'When it is Donegal, it does make it extra-special because they knocked Tyrone off their perch' - McNamee
Sentiment won't come into it for Red Hands defender - despite family ties to Ulster final rivals
Published 16/07/2016 | 02:30
That awkward moment when you really need to stop wearing your Donegal kit to your Tyrone school…
Ronan McNamee had a few of those before the penny dropped. St Eugene's in Castlederg was no place to wear the colours of a county whose border lay only a couple of miles away. So he had to, as he puts it now, 'grow up.'
"I grew up wearing a Donegal shirt. And if you search our house you will still find the odd one about it," the 24-year-old Jordanstown student reveals.
It wasn't Peter Canavan he grew up worshipping, but Adrian Sweeney. 'Eddie' was "the be-all and end-all for me."
His mother Anne Daly was from a little part of the world called Doochary, between Glenties and Dungloe, Brian Friel country.
He adds: "Mammy used to tell me to ask all the other boys in Aghyaran, 'How many All-Irelands have youse?' back when Donegal had one and Tyrone had none.
"Maybe I just jumped ship when Tyrone were going good. But it (tomorrow's Ulster final against Donegal) is extra-special for me."
Close your eyes, and with his accent you might place money that this is a Donegal man sitting in front of you.
His Donegal friends and relations wish him all the best, that he might play well and everything, but as for the result, forget about it.
Those outside of Donegal might struggle with the fact that prior to 2011, Donegal had only five Ulster Championships. They are making hay while the sun is shining.
And in that time, they have faced Tyrone down four times and came out winners. Probably the closest Tyrone came to a result was in 2012, when McNamee's then-Aghyaran clubmate Martin Penrose peeled off a zinging shot that Donegal goalkeeper Paul Durcan got a big toe on.
The ball bounced off one post, meandered along the goal-line and to safety with Colm Cavanagh just inches from decisive contact.
That day, McNamee (right) watched from the Pat McGrane Stand in Clones.
Three weeks later, he made his inter-county debut. In Killarney of all places. Marking Paul Galvin, of all men, in a game that somehow and implausibly became an unofficial battle for the tag of 'Team of the Decade' for the noughties.
"A baptism of fire, as such!" he laughs about it now. He had been on the panel at the start of the year but stepped off after breaking his ankle. Two weeks after the Donegal game, he was in the squad for the qualifiers win over Roscommon.
Harte sprung him to do a job on Galvin. It didn't work out. McNamee was called ashore for Damian McCaul. Kerry won by ten points.
"It was absolutely crazy. There was a lot of hype about it and it was an absolute cauldron down there, never seen the like of it," recalls McNamee.
"It was a massive rivalry. The media had built it into a 'be all and end all' match, whoever won it was going to be the ones that everyone talked about."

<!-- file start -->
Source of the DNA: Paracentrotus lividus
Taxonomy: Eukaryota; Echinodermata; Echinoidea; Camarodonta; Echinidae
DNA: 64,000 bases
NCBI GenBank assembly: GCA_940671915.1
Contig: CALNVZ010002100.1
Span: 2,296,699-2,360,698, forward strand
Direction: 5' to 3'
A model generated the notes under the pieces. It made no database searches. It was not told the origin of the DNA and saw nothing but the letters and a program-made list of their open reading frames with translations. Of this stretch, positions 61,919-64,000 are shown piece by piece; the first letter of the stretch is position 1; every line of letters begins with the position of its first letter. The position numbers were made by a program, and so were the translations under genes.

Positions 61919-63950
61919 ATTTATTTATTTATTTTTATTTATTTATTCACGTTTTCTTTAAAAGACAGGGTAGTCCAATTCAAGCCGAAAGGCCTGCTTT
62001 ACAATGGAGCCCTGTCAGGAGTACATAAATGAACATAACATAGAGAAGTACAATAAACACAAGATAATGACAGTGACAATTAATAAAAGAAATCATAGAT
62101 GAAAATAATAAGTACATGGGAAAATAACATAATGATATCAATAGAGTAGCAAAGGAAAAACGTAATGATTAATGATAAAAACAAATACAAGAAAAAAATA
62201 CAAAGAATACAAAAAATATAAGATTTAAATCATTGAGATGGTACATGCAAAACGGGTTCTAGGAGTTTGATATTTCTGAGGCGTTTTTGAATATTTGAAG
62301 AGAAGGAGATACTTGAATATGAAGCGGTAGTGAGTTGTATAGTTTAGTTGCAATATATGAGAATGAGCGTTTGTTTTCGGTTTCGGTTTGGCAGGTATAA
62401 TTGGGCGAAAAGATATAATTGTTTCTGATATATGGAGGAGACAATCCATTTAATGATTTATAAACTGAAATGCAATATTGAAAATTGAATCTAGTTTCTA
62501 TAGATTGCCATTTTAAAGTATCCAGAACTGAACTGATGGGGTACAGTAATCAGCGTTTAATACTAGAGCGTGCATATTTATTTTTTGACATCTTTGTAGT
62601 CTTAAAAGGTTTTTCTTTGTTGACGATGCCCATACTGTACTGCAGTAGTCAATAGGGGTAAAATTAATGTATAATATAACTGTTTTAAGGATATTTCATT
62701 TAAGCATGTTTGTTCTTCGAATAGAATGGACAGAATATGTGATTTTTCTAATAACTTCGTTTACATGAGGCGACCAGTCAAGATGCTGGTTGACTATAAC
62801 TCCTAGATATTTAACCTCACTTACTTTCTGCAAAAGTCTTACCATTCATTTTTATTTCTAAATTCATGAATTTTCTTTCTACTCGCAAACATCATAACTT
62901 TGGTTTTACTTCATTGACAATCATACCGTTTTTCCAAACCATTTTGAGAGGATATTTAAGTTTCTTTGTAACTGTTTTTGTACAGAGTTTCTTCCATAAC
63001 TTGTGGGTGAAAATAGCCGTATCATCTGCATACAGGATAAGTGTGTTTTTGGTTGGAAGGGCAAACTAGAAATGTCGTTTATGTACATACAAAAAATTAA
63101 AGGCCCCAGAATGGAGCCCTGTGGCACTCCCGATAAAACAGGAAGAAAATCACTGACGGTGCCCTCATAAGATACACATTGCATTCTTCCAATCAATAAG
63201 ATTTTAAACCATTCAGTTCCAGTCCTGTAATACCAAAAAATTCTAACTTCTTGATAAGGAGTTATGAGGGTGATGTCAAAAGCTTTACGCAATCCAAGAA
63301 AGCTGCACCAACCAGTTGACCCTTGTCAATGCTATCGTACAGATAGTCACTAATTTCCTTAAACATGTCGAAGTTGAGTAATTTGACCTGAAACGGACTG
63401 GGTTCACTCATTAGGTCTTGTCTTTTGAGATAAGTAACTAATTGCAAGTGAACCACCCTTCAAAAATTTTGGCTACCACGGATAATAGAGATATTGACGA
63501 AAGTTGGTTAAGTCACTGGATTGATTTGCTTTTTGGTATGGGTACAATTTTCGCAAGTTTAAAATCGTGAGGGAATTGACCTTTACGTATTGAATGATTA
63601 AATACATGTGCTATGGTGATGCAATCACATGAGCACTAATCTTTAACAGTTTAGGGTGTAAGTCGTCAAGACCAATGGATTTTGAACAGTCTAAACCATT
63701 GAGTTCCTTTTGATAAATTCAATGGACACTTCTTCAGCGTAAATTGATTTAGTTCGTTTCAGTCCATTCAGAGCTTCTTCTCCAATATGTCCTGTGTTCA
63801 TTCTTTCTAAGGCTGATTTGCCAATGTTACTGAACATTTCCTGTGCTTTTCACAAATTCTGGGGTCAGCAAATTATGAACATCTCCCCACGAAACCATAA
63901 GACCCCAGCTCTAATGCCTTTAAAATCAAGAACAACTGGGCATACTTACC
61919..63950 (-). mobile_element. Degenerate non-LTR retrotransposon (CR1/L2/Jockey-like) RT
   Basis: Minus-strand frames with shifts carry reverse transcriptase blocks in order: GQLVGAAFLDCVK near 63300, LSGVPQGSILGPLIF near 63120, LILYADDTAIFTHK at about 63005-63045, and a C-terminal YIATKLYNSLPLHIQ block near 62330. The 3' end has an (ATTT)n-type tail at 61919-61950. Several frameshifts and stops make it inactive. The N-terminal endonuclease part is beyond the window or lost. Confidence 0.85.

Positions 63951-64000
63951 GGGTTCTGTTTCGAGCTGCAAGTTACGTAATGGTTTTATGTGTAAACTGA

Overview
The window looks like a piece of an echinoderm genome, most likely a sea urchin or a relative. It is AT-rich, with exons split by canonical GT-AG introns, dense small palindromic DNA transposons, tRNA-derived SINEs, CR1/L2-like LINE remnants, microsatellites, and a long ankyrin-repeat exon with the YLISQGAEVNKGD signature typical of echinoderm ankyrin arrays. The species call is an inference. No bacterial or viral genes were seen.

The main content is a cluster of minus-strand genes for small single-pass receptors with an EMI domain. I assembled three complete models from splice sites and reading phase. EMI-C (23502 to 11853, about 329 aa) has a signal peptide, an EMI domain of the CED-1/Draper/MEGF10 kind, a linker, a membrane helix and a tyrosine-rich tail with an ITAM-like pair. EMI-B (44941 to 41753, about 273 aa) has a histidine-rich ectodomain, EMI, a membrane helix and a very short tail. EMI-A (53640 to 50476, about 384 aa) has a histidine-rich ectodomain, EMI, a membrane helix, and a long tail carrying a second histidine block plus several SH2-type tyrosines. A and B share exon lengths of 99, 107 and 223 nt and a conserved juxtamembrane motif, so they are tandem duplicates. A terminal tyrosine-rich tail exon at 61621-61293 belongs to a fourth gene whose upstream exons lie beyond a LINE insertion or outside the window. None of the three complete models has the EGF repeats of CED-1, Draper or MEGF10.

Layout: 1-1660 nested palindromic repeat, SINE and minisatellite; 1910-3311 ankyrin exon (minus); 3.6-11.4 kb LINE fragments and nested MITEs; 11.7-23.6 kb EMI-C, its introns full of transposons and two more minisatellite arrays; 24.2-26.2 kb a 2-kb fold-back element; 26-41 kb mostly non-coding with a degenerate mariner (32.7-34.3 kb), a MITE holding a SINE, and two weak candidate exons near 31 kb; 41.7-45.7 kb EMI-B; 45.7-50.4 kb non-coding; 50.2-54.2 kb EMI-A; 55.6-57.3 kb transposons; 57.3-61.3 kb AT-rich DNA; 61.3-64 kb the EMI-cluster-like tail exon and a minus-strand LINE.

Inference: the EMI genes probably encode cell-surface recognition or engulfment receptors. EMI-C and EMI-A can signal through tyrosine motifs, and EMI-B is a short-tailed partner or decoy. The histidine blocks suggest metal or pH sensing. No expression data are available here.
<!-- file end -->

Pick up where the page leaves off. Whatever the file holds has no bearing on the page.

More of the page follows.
In Tyrone, they still remember the class the Kerry fans showed in victory, waiting behind after to clap Mickey Harte onto the bus, acknowledging him as an opponent, but also what he had been through in his personal life with the loss of his daughter, Michaela.
"The Kerry fans idolised him," he adds.
Since that debut, McNamee has been nominated for an All-Star, but before this season had only one championship win in Ulster (Down 2014) to show for his efforts.
"People say about football passing you by, but that was four years ago," he makes the point.
"We have had a good run this year, pushed to the pin of our collar by Cavan in the first game but we have always been pushing towards getting an Ulster. It has always been top of the list.
"You just have to block out the years before, sometimes that's football, it just doesn't work out for you."
Like the first day against Cavan, marking David Givney who scored two goals. He delivers a line dripping with rural Tyrone humour; "The man's an absolute sow, 6ft 4ins, and probably about 30 stone!"
He might have to contend with Michael Murphy this weekend, although that particular task is more likely to be handled by Justin McMahon, given how closely he marked him in Ballybofey last year.
But having played alongside Ryan McHugh and Patrick McBrearty under Martin McHugh in the Sigerson Cup for Jordanstown, McNamee adds, "They don't need Michael Murphy to do it all for them."
What drives and holds Tyrone back in equal measures is the lack of silverware among the squad.
McNamee lists his honours as a couple of McKenna Cup wins and a National League Division 2 medal from this year.
As an U-21, he was beaten in the Ulster finals of 2011 and 2012, and he doesn't mention the hipster's favourite of the O'Fiaich Cup.
He makes the point: "There are boys there that have won a lot but there are boys that are yet to get their hands on anything worthwhile."
And would it mean any more to win tomorrow by beating Donegal?
"Possibly. It would mean an awful lot to this group of players to win Ulster and any year you go out, it is targeted.
"Don't get me wrong, any game you go out you don't look past it but you have to have targets.
"When it is Donegal, it does make it extra-special because they knocked Tyrone off their perch and were the next team to be on top of the mountain."
'Knocked Tyrone off their perch'. Now, where have we heard an expression like that before?